Pursuit of silicon-based electronics has certain limits, in the physical sense: This type of circuit can never become "nano" because of the physical laws governing the flow of electrons. This imposes a halt to the process of miniaturization of electronic devices. One of the possible solutions is to use molecules as circuits, but their poor conduction capabilities make them unlikely candidates. There is, however, a possible way around this, which was investigated in a recent paper published in Proceedings of the National Academy of Sciences (PNAS) by an international research team that includes Ryan Requist, Erio Tosatti and Michele Fabrizio of the International School for Advanced Studies (SISSA) in Trieste.

The Kondo effect, first described last century by the Japanese physicist Jun Kondo, is observed when magnetic impurities, i.e., very few atoms (even only 1 in 1000) of magnetic material such as iron are added to metals like gold or copper. Even molecules like nitric oxide behave like magnetic impurities: when located between metal electrodes they give rise to a Kondo effect. This effect, as the study authors show, could be exploited to change the conductance between the two electrodes. Requist and Tosatti created a computer model of the Kondo effect under these conditions and formulated predictions on the behaviour of the molecules. These were then tested in experiments carried out by the experimental physicists involved in the study.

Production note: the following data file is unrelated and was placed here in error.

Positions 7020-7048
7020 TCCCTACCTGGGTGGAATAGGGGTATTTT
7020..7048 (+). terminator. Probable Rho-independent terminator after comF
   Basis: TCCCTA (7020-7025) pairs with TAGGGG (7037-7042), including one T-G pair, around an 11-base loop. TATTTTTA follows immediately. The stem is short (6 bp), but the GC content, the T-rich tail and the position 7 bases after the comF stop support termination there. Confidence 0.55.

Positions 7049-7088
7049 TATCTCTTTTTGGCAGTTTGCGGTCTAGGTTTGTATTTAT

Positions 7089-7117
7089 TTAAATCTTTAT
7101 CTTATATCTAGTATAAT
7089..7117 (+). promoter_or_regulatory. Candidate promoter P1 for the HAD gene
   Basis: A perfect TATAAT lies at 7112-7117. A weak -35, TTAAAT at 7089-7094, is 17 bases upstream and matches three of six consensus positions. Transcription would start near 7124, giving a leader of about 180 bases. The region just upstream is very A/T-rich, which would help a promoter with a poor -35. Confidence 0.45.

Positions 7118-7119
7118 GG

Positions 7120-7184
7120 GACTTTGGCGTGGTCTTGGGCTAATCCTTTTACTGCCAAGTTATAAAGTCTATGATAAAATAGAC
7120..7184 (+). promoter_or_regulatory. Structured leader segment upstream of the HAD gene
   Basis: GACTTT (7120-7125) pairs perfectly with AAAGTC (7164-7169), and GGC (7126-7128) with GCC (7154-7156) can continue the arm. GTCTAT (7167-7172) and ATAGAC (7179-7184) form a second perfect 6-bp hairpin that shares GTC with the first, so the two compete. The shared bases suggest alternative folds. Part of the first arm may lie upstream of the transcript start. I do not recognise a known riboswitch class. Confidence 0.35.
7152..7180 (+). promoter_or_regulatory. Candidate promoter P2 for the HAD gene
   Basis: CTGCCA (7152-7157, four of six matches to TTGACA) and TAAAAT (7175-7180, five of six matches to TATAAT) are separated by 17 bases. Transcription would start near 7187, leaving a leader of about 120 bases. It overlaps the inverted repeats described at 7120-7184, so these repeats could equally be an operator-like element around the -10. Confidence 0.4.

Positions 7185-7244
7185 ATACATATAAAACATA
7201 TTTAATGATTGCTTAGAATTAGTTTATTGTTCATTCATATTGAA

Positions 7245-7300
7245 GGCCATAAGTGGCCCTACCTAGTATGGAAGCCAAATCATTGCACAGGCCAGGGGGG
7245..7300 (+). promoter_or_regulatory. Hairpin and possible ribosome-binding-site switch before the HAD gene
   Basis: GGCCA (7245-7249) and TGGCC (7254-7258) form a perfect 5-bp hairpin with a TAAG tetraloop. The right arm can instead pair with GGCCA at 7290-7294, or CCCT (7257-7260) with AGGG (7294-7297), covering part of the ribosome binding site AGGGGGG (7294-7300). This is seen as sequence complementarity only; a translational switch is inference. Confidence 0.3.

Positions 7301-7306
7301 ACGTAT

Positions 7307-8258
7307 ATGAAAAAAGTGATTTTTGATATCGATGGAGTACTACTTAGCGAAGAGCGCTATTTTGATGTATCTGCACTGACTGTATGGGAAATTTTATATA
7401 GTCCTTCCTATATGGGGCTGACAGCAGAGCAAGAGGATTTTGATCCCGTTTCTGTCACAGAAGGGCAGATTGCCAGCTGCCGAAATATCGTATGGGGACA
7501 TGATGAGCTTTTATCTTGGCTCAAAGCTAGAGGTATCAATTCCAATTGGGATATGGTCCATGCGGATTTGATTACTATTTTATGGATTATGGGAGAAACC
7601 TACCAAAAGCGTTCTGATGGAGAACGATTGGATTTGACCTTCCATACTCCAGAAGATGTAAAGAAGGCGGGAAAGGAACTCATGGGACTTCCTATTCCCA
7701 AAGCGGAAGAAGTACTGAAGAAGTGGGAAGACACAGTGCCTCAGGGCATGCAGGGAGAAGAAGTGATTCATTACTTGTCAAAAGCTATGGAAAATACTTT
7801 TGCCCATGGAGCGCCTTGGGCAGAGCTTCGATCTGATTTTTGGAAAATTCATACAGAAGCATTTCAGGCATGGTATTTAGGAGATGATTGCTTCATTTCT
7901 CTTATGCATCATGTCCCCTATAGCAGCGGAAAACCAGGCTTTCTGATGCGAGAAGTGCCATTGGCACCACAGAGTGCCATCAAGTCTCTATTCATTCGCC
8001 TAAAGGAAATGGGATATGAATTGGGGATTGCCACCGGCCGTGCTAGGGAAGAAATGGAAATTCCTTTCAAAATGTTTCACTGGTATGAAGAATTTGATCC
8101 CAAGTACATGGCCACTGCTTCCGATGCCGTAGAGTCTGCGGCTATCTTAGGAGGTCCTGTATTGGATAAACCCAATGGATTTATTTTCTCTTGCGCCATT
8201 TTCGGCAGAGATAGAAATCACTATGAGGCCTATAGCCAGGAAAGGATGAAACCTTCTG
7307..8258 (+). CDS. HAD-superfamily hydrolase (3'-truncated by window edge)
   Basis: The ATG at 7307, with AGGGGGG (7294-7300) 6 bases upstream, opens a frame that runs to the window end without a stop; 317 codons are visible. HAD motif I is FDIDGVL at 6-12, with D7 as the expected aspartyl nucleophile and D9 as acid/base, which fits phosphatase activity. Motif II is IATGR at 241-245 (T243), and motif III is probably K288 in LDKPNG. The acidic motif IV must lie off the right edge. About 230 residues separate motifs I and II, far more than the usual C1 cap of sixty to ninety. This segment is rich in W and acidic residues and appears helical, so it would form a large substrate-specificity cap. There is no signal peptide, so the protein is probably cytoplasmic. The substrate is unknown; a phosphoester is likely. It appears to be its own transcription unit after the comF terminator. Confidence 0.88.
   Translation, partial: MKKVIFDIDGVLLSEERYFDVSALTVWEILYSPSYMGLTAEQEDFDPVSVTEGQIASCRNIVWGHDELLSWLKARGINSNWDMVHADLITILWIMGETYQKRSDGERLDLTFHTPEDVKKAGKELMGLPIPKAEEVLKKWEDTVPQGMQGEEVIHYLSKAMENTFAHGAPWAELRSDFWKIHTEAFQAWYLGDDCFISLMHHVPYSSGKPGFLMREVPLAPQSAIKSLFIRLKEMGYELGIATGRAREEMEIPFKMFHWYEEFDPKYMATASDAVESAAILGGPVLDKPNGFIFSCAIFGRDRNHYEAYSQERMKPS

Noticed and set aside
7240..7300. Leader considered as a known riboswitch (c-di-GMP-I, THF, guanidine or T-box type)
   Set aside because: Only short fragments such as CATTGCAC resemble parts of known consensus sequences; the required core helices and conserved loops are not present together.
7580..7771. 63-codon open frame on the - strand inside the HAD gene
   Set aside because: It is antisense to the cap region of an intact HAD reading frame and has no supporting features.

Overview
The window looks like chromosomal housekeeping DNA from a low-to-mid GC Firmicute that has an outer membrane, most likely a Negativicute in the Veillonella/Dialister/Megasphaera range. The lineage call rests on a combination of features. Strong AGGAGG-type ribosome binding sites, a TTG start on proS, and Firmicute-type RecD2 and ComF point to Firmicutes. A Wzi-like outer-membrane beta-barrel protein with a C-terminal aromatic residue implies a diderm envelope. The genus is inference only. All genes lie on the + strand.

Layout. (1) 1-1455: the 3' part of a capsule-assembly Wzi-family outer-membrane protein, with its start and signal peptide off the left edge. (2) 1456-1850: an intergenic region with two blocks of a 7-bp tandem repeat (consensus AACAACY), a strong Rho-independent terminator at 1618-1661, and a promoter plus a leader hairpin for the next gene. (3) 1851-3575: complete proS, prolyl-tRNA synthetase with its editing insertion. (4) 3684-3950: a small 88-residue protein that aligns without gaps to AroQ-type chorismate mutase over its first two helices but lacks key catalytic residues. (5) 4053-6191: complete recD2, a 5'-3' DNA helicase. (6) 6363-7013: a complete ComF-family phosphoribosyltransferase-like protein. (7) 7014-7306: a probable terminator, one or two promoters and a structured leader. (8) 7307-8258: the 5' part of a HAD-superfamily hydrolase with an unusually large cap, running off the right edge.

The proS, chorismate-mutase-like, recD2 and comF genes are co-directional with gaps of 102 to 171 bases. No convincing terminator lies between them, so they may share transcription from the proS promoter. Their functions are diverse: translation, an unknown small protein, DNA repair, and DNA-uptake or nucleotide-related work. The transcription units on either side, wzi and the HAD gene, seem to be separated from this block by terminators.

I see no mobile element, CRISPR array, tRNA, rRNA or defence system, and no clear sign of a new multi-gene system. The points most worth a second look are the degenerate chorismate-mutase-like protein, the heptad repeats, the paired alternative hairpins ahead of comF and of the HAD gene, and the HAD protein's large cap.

The results are encouraging: "Our work demonstrates for the first time that we can predict the Kondo effect quantitatively and it offers a theoretical basis for similar calculations with larger and more complex molecules. In the future it might be helpful when searching for the most appropriate molecules for these purposes", commented Requist.

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